The Tiger may look like an off-road adventure tourer, but it really is a road-going bike, and in this role it truly excels. That said, it can also take on a bit of off-the-beaten-path stuff
Story: Aninda Sardar
Photography: Rommel Albuquerque
Just over 20 years ago, if you had an SUV, it could only mean one thing. The vehicle would sport a specific type of construction that would endow it with off-road capabilities. Its road-going characteristics would be comfortable, at best, making driving on tarmac just about pleasurable. Then came a time when people started demanding vehicles that could be called SUVs but would also have better road-going manners. The need to go off road dwindled. What followed were crossovers, SUVs that had a uni-body construction that made their dynamic abilities and comfort more passenger car-like. Now we see a similar phenomenon in the world of motorcycles — particularly the ones that are called ‘adventure tourers’. So now you have a bunch of motorcycles that look like adventure tourers, but are essentially road-going motorcycles.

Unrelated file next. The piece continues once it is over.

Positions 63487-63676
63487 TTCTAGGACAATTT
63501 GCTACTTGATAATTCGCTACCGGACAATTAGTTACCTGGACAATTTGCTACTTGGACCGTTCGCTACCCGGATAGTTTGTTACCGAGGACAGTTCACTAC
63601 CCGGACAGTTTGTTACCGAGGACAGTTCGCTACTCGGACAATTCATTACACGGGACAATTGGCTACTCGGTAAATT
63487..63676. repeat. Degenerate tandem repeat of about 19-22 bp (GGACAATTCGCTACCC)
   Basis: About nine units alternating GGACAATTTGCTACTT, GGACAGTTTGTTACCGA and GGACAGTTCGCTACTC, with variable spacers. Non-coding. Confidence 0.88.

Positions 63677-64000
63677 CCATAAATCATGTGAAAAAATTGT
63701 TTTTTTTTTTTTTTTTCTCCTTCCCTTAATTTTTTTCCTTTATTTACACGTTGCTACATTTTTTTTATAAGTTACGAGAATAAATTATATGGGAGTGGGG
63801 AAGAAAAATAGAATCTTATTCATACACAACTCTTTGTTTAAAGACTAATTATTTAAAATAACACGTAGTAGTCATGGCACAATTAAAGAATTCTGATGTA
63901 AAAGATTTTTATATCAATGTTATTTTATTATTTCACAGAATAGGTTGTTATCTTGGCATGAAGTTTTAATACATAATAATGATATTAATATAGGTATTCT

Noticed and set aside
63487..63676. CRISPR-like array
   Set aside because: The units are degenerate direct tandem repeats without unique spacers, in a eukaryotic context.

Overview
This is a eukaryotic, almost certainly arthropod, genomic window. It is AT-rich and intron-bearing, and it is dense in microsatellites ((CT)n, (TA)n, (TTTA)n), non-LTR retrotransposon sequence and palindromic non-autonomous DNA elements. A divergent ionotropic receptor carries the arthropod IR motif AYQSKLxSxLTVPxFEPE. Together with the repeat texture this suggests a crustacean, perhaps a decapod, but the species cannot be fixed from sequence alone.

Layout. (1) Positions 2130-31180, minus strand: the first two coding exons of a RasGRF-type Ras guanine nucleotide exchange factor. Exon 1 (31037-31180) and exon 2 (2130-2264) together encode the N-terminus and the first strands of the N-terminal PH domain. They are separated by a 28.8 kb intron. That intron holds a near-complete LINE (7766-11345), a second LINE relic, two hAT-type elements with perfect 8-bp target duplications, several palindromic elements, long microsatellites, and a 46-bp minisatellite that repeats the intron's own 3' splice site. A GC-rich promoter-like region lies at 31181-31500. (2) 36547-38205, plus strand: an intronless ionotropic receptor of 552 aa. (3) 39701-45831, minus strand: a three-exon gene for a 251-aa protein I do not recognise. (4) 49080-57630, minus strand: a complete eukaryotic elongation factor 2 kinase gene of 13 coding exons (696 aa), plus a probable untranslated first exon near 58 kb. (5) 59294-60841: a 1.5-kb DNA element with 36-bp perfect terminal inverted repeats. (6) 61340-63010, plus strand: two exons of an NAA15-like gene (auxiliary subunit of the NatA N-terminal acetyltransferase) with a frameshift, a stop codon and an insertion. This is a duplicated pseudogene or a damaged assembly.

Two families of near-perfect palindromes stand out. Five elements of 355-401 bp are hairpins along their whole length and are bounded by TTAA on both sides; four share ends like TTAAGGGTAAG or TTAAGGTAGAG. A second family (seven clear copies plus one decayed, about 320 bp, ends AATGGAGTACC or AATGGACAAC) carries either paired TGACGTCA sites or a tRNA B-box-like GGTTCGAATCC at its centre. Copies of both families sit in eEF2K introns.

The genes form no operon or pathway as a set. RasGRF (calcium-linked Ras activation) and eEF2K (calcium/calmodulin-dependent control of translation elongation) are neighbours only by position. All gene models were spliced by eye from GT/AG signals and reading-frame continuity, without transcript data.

Take the Triumph Tiger 800 XRx, for example. If you look at one parked by the pavement, you’ll be left in no doubt that this is a perfect off-road bike. Yet you’ll be wrong. The XRx version of the Triumph Tiger 800 is a road-going bike. Want me to repeat that? The XRx version of the Triumph Tiger 800 is a road-going bike. Should you be surprised, let me tell you that we were told the same thing by the Triumph boffins when we went for the ride in far-off Spain. But as we got used to the idea, the logic behind having a creation like the XRx in the product portfolio becomes crystal-clear, for world over there is a vast number of people who would want a road-going tourer that looks like an adventure bike.